'Berlusconi to stand trial for underage sex’ reads the headline in The Sun today. Silvio Berlusconi the Italian Prime Minister is scheduled to go on trial on April 6 over an allegation of paid sex on a 17 year old Moroccan night club dancer named Karima El Mahroug. Prostitution is legalize in Italy but in the case of Berlusconi, having paid sex with an underage girl is a state offence.
I am bringing out this issue merely to impress upon those in the seat of power, leaders and Malaysians in general that the Italian law, and I suppose the law in most developed societies does not distinguish nor segregate individuals by their status, prominence and standing in society. All are treated equally in the eyes of the law. Berlusconi’s trial is a case in point, and this can be an eye opener to all Malaysians that see the law as their only saviour.
In the case of Malaysia, we have seen numerous cases involving individuals at high places that are alleged to have committed sexual related offences and abuse, but the treatment they get from the law is unlike that of Berlusconi.
If a report is launched by the victim of a sexual abuse committed against the alleged offender who happens to be a dignitary, it gets very little notice by the mainstream media. Even if the alleged offence is reported, the name of the offender is cleverly concealed till the very last. There have been cases like this (rightfully or wrongfully) in the recent past, and it was the alternative media that had exposed the name of the alleged individual (who happens to be a person of renowned standing). The quick reaction is to deny and a statement made to say that it was an act to discredit the alleged offender.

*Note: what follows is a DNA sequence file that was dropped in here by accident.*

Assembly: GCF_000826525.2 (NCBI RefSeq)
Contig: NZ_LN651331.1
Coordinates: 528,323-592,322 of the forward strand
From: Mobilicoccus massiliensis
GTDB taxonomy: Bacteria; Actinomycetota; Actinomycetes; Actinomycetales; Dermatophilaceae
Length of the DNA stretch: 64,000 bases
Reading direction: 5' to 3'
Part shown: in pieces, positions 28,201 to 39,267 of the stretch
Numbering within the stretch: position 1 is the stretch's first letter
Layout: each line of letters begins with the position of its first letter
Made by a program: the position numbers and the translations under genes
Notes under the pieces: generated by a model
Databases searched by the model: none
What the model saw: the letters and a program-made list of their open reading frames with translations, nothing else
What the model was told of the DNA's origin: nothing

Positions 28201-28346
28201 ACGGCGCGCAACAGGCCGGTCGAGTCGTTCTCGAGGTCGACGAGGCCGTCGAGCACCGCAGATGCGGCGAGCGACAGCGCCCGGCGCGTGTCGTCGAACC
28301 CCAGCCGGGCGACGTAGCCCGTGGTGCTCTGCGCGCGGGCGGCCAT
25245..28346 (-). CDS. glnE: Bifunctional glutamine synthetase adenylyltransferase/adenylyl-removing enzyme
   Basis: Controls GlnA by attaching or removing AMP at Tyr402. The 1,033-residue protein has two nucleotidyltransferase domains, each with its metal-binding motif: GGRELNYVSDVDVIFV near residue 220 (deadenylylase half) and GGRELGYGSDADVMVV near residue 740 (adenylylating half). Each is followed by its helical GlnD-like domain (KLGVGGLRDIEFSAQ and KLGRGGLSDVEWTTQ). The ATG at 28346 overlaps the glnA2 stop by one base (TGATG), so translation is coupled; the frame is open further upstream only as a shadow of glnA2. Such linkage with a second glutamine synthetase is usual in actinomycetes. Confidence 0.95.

I do not wish to name such cases here (for it is well known in public domain), but the authorities should not view the Malaysian society as fools and are all blind and ignorant of the happenings surrounding them. Malaysians today are no gullible creatures that can easily be ‘taken for a ride’. The fact that there is now so much of voice against the authorities for wrong doings, are clear evidence of a Malaysian society that is more alert, concern and demanding that the truth be revealed.
With so much of talk that our law and the justice system is not so equal; rather it has a bias towards the ‘rich and famous’, this glaringly has becomes the concern of all likeminded Malaysians that can ultimately be the cause of civil unrest.
What seem to me as ludicrous is that the people that were alleged to have been involved with cases of sexual offence and abuse are gleefully running around, and continue to remain a prominent public figure. They don’t seem to have the slightest conscience of their shameful past, and some are even ‘rewarded’ to some towering public positions.
I am certainly not amused by this, and my only appeal to those in the seat of power is to seriously treat the Berlusconi episode as a lesson to be learnt.
CRUSADE AGAINST CORRUPTION